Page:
Wednesday, March 02, 2016

State historian gives lowdown on outlaws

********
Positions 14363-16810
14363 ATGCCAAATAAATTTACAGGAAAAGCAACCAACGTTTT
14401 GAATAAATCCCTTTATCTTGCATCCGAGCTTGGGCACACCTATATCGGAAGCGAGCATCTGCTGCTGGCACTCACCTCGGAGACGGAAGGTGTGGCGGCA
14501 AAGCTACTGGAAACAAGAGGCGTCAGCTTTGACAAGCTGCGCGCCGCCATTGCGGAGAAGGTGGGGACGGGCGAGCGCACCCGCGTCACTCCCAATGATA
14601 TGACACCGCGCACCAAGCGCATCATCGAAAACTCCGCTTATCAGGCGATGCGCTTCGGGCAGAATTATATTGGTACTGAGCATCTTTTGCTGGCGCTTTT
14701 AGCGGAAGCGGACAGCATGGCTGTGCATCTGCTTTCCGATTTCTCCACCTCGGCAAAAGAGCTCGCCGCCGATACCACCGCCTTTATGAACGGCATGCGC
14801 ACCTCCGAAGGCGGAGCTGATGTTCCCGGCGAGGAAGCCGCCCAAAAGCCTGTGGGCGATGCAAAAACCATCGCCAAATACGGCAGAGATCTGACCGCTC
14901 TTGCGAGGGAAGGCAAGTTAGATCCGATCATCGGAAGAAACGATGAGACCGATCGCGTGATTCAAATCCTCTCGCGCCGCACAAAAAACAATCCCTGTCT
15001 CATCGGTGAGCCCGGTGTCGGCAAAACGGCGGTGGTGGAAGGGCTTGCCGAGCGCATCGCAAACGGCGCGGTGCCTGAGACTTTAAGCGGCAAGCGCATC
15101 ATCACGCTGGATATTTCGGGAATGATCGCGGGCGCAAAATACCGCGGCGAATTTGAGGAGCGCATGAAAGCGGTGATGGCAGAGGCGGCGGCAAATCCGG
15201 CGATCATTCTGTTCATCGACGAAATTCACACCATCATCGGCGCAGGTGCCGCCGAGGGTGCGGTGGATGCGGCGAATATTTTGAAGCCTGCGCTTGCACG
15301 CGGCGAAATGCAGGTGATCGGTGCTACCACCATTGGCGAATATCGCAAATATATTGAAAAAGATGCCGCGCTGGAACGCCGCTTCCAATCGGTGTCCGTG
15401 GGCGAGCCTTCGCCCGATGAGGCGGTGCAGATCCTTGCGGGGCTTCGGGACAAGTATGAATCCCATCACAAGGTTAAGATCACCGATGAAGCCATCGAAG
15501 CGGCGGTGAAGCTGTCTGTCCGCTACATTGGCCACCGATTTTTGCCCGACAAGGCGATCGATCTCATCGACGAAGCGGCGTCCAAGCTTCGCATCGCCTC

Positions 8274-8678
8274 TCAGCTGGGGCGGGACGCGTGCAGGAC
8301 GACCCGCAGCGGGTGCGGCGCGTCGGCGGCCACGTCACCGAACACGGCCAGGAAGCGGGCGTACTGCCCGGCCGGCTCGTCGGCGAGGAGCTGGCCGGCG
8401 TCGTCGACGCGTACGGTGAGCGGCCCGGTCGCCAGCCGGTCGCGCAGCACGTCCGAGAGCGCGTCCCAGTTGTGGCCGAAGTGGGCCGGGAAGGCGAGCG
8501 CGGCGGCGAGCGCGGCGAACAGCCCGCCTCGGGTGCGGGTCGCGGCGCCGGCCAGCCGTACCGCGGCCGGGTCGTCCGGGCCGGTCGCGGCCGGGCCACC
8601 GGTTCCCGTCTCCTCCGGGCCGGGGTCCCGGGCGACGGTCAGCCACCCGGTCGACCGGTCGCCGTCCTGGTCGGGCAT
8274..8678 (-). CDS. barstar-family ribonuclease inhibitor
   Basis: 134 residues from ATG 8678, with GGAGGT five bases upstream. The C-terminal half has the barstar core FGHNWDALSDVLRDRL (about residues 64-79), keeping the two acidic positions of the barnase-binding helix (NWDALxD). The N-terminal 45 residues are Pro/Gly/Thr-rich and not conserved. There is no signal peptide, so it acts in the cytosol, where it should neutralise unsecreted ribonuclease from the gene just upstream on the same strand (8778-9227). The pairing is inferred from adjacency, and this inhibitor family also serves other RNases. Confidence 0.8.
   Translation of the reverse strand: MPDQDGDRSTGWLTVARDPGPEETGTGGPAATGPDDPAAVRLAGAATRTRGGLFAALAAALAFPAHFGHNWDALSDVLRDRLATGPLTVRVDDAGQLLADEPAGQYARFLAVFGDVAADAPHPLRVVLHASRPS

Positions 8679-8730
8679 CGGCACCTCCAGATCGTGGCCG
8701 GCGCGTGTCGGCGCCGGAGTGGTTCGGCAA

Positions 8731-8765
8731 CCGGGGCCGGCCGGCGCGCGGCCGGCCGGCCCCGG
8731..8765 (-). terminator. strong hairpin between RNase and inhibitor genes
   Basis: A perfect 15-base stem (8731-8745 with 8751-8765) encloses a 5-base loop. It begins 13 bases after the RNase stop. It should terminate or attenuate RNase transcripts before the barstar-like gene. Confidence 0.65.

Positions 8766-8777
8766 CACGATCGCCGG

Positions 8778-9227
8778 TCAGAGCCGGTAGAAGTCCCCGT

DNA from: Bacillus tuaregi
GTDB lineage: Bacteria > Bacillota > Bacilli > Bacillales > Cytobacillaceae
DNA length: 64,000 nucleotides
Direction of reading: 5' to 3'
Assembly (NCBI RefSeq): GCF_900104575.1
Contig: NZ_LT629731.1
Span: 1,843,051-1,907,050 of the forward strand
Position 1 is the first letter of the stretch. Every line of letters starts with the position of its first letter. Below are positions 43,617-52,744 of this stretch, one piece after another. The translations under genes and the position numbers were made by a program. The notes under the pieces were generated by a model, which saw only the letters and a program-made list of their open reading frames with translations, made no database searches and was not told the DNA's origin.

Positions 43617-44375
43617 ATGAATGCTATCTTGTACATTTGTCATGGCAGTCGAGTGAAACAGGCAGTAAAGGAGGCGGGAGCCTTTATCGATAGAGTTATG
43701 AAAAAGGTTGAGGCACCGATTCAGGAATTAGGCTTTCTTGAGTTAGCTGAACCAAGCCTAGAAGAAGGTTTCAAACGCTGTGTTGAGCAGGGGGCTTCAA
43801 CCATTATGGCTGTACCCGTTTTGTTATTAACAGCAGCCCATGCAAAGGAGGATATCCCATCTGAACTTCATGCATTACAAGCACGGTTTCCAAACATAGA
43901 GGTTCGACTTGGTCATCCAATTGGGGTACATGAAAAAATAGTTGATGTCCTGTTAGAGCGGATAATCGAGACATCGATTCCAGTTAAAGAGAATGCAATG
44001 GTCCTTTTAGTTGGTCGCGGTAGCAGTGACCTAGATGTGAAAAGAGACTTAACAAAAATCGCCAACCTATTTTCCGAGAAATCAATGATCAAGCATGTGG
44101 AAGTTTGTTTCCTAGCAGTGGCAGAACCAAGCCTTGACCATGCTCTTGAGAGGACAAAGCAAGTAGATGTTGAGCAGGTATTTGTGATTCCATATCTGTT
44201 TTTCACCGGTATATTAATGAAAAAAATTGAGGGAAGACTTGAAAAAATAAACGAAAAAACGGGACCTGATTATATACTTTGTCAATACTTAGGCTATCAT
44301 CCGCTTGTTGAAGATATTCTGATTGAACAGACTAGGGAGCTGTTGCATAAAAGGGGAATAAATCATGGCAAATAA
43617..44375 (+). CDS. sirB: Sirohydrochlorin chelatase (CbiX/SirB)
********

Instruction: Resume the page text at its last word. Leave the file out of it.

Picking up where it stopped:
“People think the Old West ended in 1895. Not in Arizona,” official State Historian Marshall Trimble told a full house Friday night at the Pinal County Historical Society Museum. Trimble was speaking about his new book, “Arizona Outlaws and Lawmen,” at a benefit for the museum. One of the state’s great outlaw characters from the late 1800s was Rufus Nephew, also known as “Climax Jim” from the brand of tobacco he constantly chewed. “I couldn’t help but like” Nephew, and the lawmen of his day liked him too,” Trimble said. Nephew once accepted a check as payment for some cattle he had stolen, then was arrested after he altered the check. At his trial, as the prosecutor and defense attorney were arguing, Nephew picked up the key piece of evidence — the check — and added it to the wad of chaw in his mouth. Nephew later spat it out in the judge’s own spittoon. “There was ‘Exhibit A,’” Trimble said. Another time, Nephew had been arrested with some stolen cattle and smelled terrible after many days on the run. As he was about to wash up outside the jail, he saw a very fine horse tied to a hitching post. His priority then became to steal the horse, and he rode naked through Springerville and Eagar, Trimble said...more

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